Credit: Photo: Alex Lepe ; Food Stylist: Debbie Wee

1. The Basic Hot Cocoa: Ree Drummond’s Delicious Hot Chocolate

Overall rating: 7/10
Get the recipe: Ree Drummond’s Delicious Hot Chocolate

If you’re looking for a pantry-friendly recipe to make cocoa for a crowd, this is a good one to try. The no-frills ingredient list includes whole milk, half-and-half, semisweet chocolate chips, and vanilla — all things many households will have on hand. The recipe is well-written, instructing the reader to warm the milk and half-and-half on the stovetop over medium-low heat, then stir in the chocolate until melted, noting that there will still be particles of chocolate throughout.

The recipe serves six, which could be a bit much depending on your needs, although I did save leftovers in an airtight container in the fridge. The hot cocoa itself is tasty, but basic. It’s not overly sweet (there is the option to add a teaspoon of sugar if you like your cocoa sweeter), which I prefer, and it has a balanced chocolatey flavor from the semisweet chips. Overall, this feels like what you would throw together if you wanted hot cocoa, but hadn’t planned your grocery run ahead of time.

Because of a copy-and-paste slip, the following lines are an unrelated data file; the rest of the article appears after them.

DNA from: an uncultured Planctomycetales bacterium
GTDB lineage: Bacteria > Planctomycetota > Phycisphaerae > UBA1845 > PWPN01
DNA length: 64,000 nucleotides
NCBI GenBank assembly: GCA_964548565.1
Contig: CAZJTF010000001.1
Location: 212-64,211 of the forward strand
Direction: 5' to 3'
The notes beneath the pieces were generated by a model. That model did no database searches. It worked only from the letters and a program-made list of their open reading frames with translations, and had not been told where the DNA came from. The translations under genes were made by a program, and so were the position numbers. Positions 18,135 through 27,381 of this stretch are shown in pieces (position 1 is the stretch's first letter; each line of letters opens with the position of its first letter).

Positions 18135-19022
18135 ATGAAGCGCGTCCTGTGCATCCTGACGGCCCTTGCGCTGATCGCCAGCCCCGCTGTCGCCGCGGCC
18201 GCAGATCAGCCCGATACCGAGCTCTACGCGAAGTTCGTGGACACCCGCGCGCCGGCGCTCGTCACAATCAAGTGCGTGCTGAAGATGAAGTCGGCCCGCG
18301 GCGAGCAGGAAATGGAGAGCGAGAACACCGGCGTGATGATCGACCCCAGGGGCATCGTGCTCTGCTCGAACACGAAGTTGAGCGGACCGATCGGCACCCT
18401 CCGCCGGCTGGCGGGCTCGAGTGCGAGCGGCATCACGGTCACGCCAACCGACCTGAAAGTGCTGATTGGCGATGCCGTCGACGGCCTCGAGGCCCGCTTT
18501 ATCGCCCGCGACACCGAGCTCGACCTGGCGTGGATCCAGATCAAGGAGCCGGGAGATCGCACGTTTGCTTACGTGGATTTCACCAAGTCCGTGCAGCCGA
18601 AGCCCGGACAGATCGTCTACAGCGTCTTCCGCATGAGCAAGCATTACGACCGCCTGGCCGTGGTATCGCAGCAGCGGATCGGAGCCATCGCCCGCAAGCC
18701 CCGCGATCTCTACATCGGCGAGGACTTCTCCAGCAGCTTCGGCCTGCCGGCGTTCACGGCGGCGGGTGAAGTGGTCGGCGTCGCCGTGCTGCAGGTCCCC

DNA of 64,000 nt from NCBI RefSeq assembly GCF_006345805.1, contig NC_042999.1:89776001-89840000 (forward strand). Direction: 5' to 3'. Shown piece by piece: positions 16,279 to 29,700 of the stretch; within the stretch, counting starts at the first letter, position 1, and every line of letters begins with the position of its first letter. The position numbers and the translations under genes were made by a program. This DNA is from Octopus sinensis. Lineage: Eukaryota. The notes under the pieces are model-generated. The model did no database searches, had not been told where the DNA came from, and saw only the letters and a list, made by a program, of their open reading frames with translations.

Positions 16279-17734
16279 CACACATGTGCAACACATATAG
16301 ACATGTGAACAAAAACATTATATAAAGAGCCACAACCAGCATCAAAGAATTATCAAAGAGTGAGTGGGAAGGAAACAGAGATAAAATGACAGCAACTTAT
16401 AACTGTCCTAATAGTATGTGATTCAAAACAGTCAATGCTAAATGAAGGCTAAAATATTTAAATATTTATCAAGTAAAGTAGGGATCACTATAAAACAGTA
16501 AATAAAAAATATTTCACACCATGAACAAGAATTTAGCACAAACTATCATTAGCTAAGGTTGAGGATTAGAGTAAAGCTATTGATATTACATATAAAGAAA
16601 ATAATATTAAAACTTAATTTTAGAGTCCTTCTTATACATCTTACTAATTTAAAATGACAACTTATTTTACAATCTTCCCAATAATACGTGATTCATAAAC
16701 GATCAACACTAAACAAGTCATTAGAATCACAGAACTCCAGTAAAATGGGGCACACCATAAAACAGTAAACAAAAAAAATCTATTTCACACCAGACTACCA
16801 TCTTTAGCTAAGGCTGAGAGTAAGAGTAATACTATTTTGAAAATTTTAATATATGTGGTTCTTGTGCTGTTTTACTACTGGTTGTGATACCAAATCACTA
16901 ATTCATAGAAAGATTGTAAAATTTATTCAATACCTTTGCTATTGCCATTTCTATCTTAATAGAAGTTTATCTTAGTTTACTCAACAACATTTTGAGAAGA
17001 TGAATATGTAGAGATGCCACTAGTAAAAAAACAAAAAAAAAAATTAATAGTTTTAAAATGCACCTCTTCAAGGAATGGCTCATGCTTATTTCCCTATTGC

Credit: Photo: Alex Lepe ; Food Stylist: Debbie Wee

2. The Hot Cocoa with Complex Flavors: Carla Hall’s Snow Day Cocoa

Overall rating: 6/10
Get the recipe: Carla Hall’s Snow Day Cocoa

If you want more than your run-of-the-mill hot cocoa, this is the recipe for you. The ingredients include cinnamon, ginger, and orange, giving this cocoa a distinctly different flavor profile from the other recipes I tested. 

While not the only recipe to call for whipped cream, it is the only one to include a recipe for it. That might feel like too much work for a single serving, but this could easily be doubled to serve two people. Carla’s whipped cream uses heavy cream, sugar, and ground ginger for an aromatic twist. The cocoa itself starts by briefly toasting ground cinnamon in a small saucepan before adding whole milk, dark chocolate, and sugar. The cocoa is garnished with the ginger whipped cream and a small piece of orange peel.